Interviews

Pieta Brown, Born of Songwriting Royalty, Carries on Tradition

Chrissie Dickinson
PHOTO: KWAKU ALSTON
Chicago Tribune (TNS)

“Performing has been a long journey for me,” Pieta Brown says. “I’ve had to learn a lot of things and break down shyness walls. But as far as songwriting, I feel very open and free.”


Pieta Brown

Postcards

Label: Lustre
US Release Date: 2017-03-10
UK Release Date: 2017-03-10
Amazon
iTunes

Pieta Brown was in her 20s when she got serious about a career in music. She admits she was extremely nervous the first time she played a couple of her songs for her father, the esteemed folk singer-songwriter Greg Brown.

“It was a pivotal moment,” she says, calling from her home in Iowa City. “We sat down and our legs were knee to knee. I was really scared and shaking. Ever since I was a kid, I’ve had a lot of sensitivity for my dad’s artistry. I sang him my songs and he cried. Then he said, ‘It’s a blessing and a curse.’ That was all that was spoken.”

Pieta, 44, has since experienced both sides of her father’s assessment of a life in music. She’s an independent artist who’s had to learn to navigate the ups and downs of the ever-shifting music business. Across a handful of releases since her 2002 self-titled debut, Brown has established herself as a singer with a delicate approach and a songsmith with a singular literary bent.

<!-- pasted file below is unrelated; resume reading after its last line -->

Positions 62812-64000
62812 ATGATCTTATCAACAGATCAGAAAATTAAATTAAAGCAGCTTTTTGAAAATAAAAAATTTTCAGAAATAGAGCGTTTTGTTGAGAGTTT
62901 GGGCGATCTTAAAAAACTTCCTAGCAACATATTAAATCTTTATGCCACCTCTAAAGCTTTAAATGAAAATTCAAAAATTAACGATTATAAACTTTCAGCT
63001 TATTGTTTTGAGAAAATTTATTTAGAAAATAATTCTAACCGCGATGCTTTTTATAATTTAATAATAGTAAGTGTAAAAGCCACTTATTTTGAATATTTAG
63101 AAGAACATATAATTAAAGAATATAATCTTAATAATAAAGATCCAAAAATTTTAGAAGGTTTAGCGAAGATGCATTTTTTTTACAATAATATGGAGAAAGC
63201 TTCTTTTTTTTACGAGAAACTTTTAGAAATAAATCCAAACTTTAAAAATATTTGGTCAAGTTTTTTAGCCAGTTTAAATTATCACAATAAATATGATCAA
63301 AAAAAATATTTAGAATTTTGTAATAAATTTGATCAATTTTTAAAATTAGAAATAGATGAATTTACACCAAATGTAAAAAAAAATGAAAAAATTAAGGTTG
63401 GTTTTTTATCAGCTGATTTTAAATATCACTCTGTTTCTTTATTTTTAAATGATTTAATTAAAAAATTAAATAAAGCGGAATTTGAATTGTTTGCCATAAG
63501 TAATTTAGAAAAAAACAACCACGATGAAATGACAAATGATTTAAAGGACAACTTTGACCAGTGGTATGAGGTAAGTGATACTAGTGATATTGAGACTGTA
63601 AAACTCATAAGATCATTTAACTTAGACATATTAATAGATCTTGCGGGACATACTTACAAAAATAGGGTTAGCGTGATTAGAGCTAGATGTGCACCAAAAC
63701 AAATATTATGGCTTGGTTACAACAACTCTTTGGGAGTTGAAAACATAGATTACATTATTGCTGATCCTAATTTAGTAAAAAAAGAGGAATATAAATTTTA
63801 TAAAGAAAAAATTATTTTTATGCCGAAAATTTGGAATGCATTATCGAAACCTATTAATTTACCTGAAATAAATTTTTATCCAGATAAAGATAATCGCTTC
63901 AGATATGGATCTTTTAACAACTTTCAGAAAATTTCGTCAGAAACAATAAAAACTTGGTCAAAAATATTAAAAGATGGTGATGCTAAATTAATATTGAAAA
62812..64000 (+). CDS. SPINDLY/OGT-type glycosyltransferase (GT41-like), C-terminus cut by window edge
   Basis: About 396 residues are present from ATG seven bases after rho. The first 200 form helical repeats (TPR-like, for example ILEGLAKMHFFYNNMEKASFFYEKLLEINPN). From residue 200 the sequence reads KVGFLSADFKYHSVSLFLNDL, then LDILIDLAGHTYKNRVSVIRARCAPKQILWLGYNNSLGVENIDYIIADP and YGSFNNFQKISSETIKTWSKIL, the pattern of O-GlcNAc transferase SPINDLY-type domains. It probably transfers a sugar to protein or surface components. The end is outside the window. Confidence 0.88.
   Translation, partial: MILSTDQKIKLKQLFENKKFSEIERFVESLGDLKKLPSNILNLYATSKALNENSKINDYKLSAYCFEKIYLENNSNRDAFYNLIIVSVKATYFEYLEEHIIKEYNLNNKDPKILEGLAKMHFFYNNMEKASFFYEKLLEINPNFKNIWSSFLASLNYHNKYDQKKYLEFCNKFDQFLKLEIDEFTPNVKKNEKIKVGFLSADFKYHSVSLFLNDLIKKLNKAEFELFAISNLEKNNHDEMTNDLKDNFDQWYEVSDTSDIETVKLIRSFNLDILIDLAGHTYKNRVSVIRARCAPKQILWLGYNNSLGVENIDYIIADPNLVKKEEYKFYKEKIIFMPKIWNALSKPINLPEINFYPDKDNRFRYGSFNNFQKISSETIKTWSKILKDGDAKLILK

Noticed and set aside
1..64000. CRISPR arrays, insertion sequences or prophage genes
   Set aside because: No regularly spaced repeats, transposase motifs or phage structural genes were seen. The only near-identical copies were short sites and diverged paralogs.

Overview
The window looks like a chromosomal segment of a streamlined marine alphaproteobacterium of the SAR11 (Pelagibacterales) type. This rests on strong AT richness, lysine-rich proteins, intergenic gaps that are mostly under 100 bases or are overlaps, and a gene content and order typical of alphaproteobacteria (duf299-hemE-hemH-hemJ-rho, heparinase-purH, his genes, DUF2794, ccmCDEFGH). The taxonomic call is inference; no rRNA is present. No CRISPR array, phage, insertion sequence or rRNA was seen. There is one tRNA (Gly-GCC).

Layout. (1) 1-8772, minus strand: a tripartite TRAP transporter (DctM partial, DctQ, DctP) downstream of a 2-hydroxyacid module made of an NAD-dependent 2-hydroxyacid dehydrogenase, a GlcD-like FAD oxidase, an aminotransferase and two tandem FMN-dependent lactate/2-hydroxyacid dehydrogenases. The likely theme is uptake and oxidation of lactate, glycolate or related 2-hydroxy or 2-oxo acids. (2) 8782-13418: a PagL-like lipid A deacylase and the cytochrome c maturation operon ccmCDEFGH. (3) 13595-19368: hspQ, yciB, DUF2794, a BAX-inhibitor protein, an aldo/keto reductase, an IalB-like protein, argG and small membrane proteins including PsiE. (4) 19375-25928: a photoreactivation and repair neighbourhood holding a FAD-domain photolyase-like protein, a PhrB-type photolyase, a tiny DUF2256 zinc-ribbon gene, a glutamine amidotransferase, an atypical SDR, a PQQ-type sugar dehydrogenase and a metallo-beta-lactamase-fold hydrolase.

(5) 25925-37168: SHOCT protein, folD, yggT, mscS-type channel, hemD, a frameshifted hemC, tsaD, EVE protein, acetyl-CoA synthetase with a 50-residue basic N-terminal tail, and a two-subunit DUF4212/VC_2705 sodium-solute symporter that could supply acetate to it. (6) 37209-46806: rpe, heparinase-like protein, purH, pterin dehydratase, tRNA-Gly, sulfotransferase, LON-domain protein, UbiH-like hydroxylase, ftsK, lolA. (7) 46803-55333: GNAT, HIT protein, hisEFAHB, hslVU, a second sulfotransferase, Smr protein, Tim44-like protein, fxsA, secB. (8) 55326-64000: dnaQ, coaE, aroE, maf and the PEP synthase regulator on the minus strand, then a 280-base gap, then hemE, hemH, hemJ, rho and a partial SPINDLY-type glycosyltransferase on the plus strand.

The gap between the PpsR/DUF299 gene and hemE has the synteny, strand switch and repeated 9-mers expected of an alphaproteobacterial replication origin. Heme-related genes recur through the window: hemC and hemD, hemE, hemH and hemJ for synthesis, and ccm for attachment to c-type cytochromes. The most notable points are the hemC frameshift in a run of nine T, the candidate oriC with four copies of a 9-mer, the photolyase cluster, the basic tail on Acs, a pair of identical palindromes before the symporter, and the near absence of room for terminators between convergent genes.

Her new album “Postcards” (Lustre Records) is a long-distance collaboration with a slew of people including Mason Jennings, Carrie Rodriguez, Mark Knopfler and David Lindley. For the project, Brown sent each solo song to a different collaborator, who then contributed additional instrumentation to the track.

The idea for “Postcards” came about through happy accident. Brown had agreed to supply a song for a project to benefit a local youth organization. The group arranged recording time for her at a local studio housed in a garage just across the tracks from her home. She was smitten with the sound of the room and thought it would be a great place to make a whole album.

The engineer informed her he was getting ready to demolish the building. Given that time was of the essence, Brown quickly went into the studio with a passel of songs she’d written on the road and recorded simple vocal and guitar tracks by herself. It was a first for the singer-songwriter.

“I had never recorded solo before,” she says. “I’d always recorded live in one room, with no isolation, with a lot of musicians. With these tracks, I really enjoyed the experience of doing this very inner thing. I was able to climb inside each song in a different way.”